PanAm Podcast: Tom Steyer’s Push to Impeach Trump Likely to Backfire

San Francisco-based hedge fund honcho Tom Steyer has emerged as the single largest political donor in the last two election cycles. Making environmental and climate change issues paramount, he has heavily invested in Congressional and gubernatorial races through direct donations and PACs, and has often been portrayed by the media as a liberal counter-weight to the billionaire Koch brothers who heavily fund the Republican party and candidates.

Now, in a recent letter, he has upped the stakes for potential beneficiaries of his largesse: mandating that they officially support the impeachment of Donald Trump as a “litmus test” for his support. Of course, Republicans currently control both chambers of Congress, and the Democrats’ potential to take back both the House and the Senate in 2018 are unclear at best.

What will be the long-term implications of a push to impeach Trump, and who will emerge triumphant in Democratic Party messaging? The Steyer-backed activist wing of the party, or the more moderate faction, led by such figures as Illinois Senator Dick Durbin, who has called for calm, and suggested that the independent investigation should run its course.

The Democrats would be well-advised to remember that the past two impeachment efforts (one of Republican Andrew Johnson and one of Democrat Bill Clinton) were ultimately seen as politically-motivated witch hunts, and the vast majority of historians and political scientists agree that they backfired spectacularly.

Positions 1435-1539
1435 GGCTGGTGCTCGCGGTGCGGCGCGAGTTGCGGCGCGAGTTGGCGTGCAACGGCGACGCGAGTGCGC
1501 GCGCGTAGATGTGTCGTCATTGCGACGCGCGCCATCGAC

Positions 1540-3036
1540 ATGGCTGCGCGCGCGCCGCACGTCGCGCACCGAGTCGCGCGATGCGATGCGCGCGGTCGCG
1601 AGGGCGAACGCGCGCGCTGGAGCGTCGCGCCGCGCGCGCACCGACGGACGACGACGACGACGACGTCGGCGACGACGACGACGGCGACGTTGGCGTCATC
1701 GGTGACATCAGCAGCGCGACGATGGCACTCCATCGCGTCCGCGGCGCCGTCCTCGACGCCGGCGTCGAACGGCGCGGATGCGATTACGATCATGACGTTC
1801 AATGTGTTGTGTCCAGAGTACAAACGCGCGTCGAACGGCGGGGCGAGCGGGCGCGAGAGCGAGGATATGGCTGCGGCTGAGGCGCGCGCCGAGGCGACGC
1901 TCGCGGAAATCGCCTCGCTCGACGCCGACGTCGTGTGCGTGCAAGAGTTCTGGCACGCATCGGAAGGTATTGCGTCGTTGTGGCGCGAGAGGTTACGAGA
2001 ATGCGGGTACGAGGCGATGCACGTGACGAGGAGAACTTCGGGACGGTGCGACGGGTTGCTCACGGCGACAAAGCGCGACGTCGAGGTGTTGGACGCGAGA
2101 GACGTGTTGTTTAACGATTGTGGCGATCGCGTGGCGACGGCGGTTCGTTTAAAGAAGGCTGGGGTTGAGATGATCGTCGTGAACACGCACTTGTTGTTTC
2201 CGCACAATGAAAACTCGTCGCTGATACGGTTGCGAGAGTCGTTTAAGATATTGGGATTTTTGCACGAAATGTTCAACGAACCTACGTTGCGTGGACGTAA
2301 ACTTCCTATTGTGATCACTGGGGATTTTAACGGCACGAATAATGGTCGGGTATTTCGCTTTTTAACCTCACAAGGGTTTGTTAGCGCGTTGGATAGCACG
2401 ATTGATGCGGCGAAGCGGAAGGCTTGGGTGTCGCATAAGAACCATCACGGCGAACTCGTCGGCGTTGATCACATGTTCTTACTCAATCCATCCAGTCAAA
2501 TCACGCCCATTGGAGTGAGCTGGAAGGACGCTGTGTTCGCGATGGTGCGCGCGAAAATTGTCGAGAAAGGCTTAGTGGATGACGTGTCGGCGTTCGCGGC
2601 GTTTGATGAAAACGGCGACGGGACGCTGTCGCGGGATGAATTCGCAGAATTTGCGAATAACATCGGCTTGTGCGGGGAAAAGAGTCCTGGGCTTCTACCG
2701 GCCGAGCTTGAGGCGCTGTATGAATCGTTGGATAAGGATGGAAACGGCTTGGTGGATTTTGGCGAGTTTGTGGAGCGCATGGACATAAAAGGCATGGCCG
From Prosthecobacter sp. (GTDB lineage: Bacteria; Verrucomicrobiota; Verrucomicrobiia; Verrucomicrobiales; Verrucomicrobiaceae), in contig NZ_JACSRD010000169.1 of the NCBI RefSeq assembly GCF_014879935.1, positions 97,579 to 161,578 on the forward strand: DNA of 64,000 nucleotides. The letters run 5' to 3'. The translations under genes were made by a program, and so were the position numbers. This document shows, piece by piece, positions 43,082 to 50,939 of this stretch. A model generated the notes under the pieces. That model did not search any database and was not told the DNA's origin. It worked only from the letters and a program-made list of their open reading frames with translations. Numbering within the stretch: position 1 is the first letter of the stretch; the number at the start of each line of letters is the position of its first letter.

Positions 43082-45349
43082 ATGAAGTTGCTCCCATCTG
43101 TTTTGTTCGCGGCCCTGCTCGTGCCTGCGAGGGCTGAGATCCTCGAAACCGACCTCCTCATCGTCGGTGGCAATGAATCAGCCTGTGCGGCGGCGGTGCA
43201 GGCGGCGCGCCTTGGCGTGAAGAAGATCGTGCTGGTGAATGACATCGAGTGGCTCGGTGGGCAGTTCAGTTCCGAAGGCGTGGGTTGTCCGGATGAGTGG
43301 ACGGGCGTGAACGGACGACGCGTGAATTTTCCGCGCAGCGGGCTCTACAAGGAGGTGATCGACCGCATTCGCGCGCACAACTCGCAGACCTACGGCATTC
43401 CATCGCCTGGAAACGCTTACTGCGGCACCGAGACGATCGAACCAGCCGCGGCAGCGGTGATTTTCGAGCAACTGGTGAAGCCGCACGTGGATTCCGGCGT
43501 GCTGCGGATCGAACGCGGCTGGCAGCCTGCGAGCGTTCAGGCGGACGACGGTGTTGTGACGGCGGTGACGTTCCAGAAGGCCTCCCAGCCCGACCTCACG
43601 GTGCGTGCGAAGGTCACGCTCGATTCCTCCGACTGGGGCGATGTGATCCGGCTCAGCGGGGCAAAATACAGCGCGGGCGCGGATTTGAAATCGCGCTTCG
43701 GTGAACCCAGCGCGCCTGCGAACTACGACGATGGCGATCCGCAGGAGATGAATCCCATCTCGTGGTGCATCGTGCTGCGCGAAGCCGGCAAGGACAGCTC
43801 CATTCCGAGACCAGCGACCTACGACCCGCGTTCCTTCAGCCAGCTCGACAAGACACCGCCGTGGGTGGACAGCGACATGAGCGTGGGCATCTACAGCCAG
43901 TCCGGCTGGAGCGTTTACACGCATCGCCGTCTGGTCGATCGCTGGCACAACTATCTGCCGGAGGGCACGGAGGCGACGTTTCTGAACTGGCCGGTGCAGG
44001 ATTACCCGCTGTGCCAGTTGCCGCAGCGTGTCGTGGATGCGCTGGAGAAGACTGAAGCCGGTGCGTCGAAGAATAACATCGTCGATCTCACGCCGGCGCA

Ultimately, there is still no “smoking gun,” and if Democrats have a realistic expectation of impeaching Trump, (and convicting him in the Senate), they need irrefutable evidence of direct collusion with Russia. Currently, the best case that Democrats can make involves allegations of obstruction of justice over Trump’s firing of former FBI director James Comey.

These charges, again, are hardly ironclad: for the vast majority of the evidence cobbled together, it involves hearsay: Donald Trump’s word against James Comey. Other components of an impeachment push involve legal arguments of dubious merit. Case and point: the “foreign emoluments” clause of the Constitution which prevents American officials from receiving payments from anyone working in the service of a foreign government: the fact that Trump’s hotels are patronized by foreign governments (according to the Democratic left) constitutes an impeachable offense.

Absent said smoking gun, impeachment appears unlikely. In the meantime, political pundits and prognosticators will be paying close attention to the Mueller investigation. Ultimately, the American people will demand solid evidence that Trump has committed an offense that rises to the level of the “high crimes and misdemeanors” specified by the Constitution; not merely an opportunity by Democrats to remove a controversial and unpopular president because they disagree with his politics.

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